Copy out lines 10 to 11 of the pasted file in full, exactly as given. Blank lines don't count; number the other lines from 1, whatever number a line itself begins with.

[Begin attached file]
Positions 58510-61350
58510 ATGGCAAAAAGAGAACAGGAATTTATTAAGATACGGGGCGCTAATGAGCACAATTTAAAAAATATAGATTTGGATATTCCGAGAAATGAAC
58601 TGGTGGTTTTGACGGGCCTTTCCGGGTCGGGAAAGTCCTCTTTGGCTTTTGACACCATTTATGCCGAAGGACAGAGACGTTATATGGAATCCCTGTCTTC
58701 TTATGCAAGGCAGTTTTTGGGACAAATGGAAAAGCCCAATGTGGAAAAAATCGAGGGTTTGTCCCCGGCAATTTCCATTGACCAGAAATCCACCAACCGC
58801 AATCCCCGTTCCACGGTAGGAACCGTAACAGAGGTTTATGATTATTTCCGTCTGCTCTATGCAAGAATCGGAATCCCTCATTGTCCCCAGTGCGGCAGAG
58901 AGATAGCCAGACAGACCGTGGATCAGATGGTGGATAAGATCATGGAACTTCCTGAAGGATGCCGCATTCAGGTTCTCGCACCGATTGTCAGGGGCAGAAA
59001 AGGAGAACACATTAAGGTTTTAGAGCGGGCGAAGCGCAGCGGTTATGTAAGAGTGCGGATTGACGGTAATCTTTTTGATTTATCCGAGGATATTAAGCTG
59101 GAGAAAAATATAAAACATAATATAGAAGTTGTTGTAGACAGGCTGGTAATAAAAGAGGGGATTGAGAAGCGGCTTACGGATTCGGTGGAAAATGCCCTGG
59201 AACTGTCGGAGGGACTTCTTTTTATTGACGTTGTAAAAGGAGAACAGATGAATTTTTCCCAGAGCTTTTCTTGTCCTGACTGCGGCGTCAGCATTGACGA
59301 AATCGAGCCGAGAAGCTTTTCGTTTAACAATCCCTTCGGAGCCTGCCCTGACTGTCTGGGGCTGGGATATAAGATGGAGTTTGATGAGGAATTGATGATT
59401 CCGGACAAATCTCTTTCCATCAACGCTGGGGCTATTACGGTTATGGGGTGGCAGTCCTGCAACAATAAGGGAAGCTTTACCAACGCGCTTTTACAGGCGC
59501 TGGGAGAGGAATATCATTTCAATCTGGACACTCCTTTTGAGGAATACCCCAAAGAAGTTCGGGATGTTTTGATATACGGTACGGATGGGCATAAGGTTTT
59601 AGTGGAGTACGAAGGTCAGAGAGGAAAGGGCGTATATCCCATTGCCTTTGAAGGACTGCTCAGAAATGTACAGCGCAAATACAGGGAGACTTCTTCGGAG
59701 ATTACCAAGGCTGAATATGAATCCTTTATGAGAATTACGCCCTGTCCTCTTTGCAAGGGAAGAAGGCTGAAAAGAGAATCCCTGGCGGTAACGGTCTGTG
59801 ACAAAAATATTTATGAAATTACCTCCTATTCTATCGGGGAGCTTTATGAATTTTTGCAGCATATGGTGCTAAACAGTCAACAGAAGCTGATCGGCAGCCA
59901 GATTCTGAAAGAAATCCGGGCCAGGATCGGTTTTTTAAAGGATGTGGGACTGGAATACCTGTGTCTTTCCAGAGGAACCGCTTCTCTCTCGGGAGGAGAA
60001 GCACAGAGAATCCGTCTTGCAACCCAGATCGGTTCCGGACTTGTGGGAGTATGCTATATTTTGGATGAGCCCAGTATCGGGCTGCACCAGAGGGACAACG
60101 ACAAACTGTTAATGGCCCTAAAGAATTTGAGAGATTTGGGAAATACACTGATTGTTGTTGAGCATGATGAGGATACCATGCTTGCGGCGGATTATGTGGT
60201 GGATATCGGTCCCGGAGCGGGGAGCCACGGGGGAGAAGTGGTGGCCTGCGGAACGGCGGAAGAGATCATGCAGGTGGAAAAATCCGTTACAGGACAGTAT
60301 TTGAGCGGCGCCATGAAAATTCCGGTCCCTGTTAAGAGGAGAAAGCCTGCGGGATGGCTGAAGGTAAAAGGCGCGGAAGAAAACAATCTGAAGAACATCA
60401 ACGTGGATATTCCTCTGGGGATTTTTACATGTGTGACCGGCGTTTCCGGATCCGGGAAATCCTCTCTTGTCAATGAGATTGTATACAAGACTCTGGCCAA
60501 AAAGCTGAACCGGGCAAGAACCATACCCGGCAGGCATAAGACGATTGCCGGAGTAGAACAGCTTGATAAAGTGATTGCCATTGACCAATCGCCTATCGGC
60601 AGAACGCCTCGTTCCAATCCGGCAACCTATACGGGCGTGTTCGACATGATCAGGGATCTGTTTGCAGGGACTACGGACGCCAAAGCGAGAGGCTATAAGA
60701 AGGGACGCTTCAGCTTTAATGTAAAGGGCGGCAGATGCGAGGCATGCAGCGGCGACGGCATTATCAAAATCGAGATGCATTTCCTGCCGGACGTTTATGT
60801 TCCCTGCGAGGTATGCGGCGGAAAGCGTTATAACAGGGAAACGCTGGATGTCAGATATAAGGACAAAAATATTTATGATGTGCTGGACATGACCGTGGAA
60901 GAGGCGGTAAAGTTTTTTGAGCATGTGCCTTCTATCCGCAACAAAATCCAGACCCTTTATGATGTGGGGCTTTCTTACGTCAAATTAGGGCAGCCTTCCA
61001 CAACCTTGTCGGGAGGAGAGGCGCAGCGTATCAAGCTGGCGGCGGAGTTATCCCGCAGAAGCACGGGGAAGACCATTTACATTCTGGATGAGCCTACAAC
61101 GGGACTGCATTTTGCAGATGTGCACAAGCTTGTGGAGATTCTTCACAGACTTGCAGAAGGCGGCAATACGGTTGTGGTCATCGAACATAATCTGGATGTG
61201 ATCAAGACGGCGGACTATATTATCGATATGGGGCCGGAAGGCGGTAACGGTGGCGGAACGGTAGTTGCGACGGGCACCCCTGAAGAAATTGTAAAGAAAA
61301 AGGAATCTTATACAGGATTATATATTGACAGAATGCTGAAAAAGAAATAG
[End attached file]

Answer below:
59301 AATCGAGCCGAGAAGCTTTTCGTTTAACAATCCCTTCGGAGCCTGCCCTGACTGTCTGGGGCTGGGATATAAGATGGAGTTTGATGAGGAATTGATGATT
59401 CCGGACAAATCTCTTTCCATCAACGCTGGGGCTATTACGGTTATGGGGTGGCAGTCCTGCAACAATAAGGGAAGCTTTACCAACGCGCTTTTACAGGCGC